While on the phone with Matt, who is supposed to be counsel, but is spending more time in hysterics I get a message from Jim. I bet he sent it because Linda loved his. But we've never exchanged gifts. Hmmm... Voicemail is making Christmas visit plans. Wasn't him. Shit. Back to the universe theory. For shits and grins I asked him if he knew anything about this. He initially denied it, adding to the confusion, but then admits that Santa came early for our engagement. Problem solved, right? You wish.

While on the phone with Jim, Wayfair responds to my rants, saying they've contacted their warehouse and another one, the right one is on the way the next day. I have the one I ordered from Wayfair already. I have the other model from Jim via Target.com already. I don't want another one. I tell them to eighty-six the replacement. She agrees. Whew. Jim tells me to return his in the store instead of shipping Wayfair's back. Double whew.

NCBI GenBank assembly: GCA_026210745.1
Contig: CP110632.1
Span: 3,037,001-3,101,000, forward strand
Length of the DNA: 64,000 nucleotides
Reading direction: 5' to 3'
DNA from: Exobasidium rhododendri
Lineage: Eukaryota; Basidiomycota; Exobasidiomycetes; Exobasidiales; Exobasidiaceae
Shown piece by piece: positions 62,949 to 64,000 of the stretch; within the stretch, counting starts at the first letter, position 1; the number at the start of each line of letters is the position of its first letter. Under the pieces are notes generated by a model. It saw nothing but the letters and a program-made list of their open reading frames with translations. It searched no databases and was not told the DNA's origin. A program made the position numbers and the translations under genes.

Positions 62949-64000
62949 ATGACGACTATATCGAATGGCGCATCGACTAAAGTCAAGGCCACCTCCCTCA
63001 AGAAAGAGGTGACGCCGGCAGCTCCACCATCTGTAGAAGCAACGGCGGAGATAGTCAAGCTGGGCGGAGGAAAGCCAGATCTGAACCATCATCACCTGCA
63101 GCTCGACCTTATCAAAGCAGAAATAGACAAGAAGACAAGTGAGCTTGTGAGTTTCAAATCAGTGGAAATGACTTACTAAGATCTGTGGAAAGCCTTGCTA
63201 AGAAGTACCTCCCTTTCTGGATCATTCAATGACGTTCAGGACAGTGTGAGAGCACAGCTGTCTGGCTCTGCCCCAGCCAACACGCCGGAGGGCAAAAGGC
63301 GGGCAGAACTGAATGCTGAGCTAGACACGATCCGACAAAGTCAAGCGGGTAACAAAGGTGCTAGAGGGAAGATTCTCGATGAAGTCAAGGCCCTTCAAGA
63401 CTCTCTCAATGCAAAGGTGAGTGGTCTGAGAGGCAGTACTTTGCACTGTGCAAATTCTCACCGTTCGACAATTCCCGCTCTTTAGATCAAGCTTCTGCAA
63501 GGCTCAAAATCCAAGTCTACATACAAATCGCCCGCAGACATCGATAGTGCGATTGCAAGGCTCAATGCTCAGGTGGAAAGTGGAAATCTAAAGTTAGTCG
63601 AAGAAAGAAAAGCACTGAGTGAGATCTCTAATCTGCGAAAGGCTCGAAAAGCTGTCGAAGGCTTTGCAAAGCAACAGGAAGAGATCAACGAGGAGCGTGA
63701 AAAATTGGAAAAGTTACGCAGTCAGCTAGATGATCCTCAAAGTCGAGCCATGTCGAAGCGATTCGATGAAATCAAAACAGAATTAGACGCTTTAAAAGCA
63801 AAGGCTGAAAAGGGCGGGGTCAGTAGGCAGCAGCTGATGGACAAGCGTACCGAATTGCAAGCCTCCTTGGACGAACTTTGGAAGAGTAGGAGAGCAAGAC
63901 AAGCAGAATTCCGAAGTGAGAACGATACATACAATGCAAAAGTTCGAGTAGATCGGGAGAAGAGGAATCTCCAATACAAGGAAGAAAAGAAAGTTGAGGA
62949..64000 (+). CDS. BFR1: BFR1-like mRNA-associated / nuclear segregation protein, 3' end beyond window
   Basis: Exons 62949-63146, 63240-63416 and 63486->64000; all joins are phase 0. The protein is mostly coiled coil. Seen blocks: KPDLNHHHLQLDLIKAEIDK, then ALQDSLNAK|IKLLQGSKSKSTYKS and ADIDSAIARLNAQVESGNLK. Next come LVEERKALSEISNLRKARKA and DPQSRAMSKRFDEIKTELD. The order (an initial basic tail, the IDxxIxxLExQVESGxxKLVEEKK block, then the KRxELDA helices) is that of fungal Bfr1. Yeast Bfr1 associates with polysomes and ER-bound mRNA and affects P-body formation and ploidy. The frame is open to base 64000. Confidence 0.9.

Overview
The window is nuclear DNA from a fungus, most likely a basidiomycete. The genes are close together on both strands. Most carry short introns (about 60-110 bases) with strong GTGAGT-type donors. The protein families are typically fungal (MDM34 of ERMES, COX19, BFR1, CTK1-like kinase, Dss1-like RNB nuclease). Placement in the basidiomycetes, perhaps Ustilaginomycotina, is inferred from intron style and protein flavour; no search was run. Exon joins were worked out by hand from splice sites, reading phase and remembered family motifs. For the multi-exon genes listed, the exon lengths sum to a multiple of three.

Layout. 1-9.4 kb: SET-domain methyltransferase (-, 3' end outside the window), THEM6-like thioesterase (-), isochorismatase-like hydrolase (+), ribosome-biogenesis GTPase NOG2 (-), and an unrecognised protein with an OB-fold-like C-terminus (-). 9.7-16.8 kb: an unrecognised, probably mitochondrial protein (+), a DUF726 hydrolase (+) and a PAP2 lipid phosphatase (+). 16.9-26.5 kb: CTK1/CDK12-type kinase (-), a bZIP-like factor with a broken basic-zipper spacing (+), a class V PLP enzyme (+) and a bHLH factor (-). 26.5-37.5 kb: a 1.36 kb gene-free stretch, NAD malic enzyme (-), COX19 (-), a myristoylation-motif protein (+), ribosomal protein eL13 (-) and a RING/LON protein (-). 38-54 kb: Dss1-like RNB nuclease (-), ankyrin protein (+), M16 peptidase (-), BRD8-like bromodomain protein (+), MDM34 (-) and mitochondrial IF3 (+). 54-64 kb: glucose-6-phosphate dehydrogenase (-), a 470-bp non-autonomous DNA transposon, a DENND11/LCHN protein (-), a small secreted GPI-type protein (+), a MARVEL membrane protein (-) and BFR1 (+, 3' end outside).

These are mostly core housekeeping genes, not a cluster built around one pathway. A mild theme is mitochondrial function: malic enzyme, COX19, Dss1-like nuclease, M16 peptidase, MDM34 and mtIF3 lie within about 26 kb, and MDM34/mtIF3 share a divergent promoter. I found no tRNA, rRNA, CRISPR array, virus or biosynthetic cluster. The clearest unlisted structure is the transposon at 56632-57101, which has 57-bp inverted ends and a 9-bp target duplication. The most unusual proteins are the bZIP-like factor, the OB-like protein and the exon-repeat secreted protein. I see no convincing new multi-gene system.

Shit. I have to fill Linda in. I can't let her open Jim's, addressed from me, on Christmas morning. Plus we're going to see Jim and Sue before then. She needs to know. I make her open the present early, nearly against her will. She gets excited and thanks me. I tell her it's not from me. I go to the closet and pull out the one that would have been from me. Now we have 2 sitting out until we make the decision about what to do with each of them based on convenience.

Oh... 2 days later that third one, that Wayfair canceled, arrived and they aren't sure if they want it back. So now we have 3 of them in the house. I can carbonate the entire city's water supply. I still have to pour flavor in separately. Now, I REALLY hate SodaStream.

Sunday, October 27, 2013

Vacationing for a meal in Italy